Emotions A Traders Worst Enemy Get Rid of Fear and Greed - Youll Be Glad You Did

Famous quotes containing the words emotions a, greed, glad, fear, emotions, worst, enemy and/or rid:

    Excellence or virtue is a settled disposition of the mind that determines our choice of actions and emotions and consists essentially in observing the mean relative to us ... a mean between two vices, that which depends on excess and that which depends on defect.
    Aristotle (384–323 B.C.)

    To-day ... when material prosperity and well earned ease and luxury are assured facts from a national standpoint, woman’s work and woman’s influence are needed as never before; needed to bring a heart power into this money getting, dollar-worshipping civilization; needed to bring a moral force into the utilitarian motives and interests of the time; needed to stand for God and Home and Native Land versus gain and greed and grasping selfishness.
    Anna Julia Cooper (1859–1964)

    Not for me the glad tidings of forthcoming salvation; everything is lost and I so want to live.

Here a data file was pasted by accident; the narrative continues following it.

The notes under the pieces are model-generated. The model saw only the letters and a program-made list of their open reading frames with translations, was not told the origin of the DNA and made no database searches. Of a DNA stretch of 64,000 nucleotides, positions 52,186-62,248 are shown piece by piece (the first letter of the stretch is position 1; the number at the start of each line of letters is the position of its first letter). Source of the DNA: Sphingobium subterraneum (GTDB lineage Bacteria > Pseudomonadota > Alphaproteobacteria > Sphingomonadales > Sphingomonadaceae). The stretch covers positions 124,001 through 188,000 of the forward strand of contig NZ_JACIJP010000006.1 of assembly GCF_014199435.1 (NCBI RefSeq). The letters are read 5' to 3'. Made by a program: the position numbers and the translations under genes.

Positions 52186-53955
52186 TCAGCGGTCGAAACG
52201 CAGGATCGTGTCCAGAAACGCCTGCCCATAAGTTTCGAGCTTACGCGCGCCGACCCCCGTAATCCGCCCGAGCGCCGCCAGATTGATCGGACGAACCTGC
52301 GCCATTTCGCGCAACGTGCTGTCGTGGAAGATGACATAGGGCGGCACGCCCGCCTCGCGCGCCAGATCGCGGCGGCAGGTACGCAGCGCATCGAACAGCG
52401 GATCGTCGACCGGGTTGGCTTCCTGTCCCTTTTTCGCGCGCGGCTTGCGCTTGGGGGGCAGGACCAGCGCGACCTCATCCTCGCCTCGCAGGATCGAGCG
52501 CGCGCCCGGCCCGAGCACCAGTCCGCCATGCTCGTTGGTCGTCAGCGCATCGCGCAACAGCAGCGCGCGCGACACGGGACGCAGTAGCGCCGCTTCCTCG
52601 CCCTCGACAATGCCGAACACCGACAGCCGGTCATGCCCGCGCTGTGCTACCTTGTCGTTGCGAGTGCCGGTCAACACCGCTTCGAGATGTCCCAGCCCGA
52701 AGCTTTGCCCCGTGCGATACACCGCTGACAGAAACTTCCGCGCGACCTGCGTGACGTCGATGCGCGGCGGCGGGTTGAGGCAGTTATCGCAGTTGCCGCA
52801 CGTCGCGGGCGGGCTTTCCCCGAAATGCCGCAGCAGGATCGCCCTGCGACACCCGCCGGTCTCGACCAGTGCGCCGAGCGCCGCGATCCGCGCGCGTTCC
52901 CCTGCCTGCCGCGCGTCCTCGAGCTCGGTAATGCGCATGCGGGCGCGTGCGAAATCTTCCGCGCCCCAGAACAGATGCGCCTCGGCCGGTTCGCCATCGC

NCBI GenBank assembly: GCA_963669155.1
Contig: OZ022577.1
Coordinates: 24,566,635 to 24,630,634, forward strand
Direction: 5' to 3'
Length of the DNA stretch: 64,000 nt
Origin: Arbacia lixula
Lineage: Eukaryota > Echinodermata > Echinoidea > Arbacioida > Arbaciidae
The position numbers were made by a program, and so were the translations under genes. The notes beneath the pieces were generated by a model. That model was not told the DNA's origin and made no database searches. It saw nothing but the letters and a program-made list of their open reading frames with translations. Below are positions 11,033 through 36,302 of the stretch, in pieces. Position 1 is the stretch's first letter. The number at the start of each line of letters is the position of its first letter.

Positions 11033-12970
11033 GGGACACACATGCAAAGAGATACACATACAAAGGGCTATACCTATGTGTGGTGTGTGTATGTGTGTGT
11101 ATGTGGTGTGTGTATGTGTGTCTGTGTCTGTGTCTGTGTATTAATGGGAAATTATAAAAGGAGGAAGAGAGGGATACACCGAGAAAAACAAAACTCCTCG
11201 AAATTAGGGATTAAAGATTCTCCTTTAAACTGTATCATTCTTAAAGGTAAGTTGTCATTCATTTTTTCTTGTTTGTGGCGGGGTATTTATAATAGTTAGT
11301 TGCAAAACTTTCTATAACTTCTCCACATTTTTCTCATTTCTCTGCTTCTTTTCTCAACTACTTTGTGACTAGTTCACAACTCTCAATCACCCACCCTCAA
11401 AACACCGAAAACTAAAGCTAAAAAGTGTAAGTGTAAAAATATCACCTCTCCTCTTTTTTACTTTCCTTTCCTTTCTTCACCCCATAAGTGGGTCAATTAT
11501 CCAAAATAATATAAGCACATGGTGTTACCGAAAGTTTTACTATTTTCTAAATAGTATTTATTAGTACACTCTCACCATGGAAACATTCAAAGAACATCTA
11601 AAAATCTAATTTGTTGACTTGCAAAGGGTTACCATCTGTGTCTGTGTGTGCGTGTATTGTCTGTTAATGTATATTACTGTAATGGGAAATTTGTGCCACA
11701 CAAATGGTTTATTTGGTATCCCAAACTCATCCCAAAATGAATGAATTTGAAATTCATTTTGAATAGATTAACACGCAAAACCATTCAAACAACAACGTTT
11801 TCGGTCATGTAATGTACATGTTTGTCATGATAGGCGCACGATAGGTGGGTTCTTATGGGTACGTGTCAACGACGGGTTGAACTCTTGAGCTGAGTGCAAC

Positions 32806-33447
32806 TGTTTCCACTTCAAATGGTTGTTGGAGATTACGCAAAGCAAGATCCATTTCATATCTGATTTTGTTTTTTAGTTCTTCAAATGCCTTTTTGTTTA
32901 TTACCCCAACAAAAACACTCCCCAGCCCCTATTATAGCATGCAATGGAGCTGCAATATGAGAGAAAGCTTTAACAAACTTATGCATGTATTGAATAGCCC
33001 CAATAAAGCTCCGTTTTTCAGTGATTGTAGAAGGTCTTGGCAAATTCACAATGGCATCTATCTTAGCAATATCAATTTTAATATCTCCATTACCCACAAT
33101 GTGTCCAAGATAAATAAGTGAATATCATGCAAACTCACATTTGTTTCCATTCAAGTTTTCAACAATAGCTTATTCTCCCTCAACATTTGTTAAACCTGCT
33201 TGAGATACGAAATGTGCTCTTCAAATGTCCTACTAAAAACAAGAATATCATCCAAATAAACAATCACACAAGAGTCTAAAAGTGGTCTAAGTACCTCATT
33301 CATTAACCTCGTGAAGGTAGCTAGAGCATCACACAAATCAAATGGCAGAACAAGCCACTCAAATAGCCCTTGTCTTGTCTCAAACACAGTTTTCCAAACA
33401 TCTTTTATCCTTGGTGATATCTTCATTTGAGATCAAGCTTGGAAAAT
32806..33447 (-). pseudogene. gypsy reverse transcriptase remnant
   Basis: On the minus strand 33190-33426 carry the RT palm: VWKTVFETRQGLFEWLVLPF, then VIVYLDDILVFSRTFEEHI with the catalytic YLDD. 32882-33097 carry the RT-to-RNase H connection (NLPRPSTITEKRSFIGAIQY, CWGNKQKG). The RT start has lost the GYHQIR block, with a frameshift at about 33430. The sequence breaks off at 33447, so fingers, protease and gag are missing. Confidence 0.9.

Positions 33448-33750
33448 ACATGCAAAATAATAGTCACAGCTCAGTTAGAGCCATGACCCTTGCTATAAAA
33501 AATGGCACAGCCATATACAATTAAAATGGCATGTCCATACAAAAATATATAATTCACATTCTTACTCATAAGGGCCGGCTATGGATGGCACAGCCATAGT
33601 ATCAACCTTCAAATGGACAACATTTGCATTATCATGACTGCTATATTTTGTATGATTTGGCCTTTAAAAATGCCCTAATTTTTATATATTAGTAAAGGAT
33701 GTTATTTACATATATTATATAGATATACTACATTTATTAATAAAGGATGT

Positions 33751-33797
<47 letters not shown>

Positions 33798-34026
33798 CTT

Ester Wajcblum (1924–1945)

    I stand in awe of my body, this matter to which I am bound has become so strange to me. I fear not spirits, ghosts, of which I am one,—that my body might,—but I fear bodies, I tremble to meet them. What is this Titan that has possession of me? Talk of mysteries! Think of our life in nature,—daily to be shown matter, to come in contact with it,—rocks, trees, wind on our cheeks! the solid earth! the actual world! the common sense! Contact! Contact! Who are we? where are we?
    Henry David Thoreau (1817–1862)

    Insults from an adolescent daughter are more painful, because they are seen as coming not from a child who lashes out impulsively, who has moments of intense anger and of negative feelings which are not integrated into that large body of responses, impressions and emotions we call ‘our feelings for someone,’ but instead they are coming from someone who is seen to know what she does.
    Terri Apter (20th century)

    It was remarkable how easily he got along over the worst ground.
    Henry David Thoreau (1817–1862)

    These semi-traitors [Union generals who were not hostile to slavery] must be watched.—Let us be careful who become army leaders in the reorganized army at the end of this Rebellion. The man who thinks that the perpetuity of slavery is essential to the existence of the Union, is unfit to be trusted. The deadliest enemy the Union has is slavery—in fact, its only enemy.
    Rutherford Birchard Hayes (1822–1893)

    No common-place is ever effectually got rid of, except by essentially emptying one’s self of it into a book; for once trapped in a book, then the book can be put into the fire, and all will be well. But they are not always put into the fire; and this accounts for the vast majority of miserable books over those of positive merit.
    Herman Melville (1819–1891)